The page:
Saturday, August 18, 2007

Japanese Language Proficiency Test

The Japanese Language Proficiency Test (Nihongo Noryoku Shiken) measures a person's proficiency in the Japanese language. Test results are widlely used by professionals seeking employment at Japanese companies and students seeking acceptance at Japanese educational institutions to certify their language proficiency.

The JLPT is held once a year in December in various cities inside and outside of Japan. The test has four levels, the lowest being level 4 for beginners and the highest being level 1 for advanced students. Writing, vocabulary, listening, reading and grammar skills are tested.

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Living Cost

Living costs in Japan and especially in Tokyo are famous to be among the world's highest. However, if you live outside of central Tokyo, adjust to a Japanese lifestyle and do not depend too heavily on food and products from your home country, you may be surprised how inexpensive Japan can be.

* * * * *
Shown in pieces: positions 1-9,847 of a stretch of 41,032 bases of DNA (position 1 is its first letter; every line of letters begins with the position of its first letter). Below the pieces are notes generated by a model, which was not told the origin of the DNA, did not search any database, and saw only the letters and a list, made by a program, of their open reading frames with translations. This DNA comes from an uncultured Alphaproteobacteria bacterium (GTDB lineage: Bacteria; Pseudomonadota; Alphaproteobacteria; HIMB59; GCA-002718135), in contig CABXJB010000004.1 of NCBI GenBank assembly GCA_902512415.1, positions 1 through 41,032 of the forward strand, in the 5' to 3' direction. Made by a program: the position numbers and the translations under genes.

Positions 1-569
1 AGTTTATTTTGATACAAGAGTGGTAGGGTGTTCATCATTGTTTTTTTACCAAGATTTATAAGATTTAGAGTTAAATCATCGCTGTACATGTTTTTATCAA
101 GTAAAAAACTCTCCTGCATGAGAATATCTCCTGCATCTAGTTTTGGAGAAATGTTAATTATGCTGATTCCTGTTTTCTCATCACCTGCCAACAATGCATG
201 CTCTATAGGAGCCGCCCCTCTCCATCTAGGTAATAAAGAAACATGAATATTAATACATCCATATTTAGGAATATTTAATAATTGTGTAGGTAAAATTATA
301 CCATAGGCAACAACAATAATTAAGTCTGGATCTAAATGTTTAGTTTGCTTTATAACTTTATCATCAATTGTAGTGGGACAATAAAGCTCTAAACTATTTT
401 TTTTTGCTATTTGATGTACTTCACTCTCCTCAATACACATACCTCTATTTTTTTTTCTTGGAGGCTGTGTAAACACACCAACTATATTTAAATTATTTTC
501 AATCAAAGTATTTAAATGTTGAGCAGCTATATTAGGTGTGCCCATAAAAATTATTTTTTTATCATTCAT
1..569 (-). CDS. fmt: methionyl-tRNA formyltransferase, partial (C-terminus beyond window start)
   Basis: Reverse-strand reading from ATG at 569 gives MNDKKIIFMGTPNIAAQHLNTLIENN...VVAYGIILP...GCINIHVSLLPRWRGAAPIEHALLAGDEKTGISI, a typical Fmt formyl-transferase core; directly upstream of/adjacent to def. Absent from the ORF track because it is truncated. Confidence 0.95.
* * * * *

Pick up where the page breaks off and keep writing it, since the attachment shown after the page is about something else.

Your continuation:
Some of the world's most expensive land can be found in central Tokyo. Consequently, even tiny apartments in the city center are very expensive. However, housing costs are distinctly lower in Tokyo's suburbs, surrounding prefectures and in other regions and cities of Japan. Additional commuting costs are often more than compensated by the savings on the rent, especially as many Japanese companies pay part or all of their employees' commuting expenses. If you prefer to live close to city centers, gaijin houses are an inexpensive option to consider.

Utilities such as gas, water and especially electricity are expensive, and phone rates are high. For international calls, consider callback services and other offers for the expat community.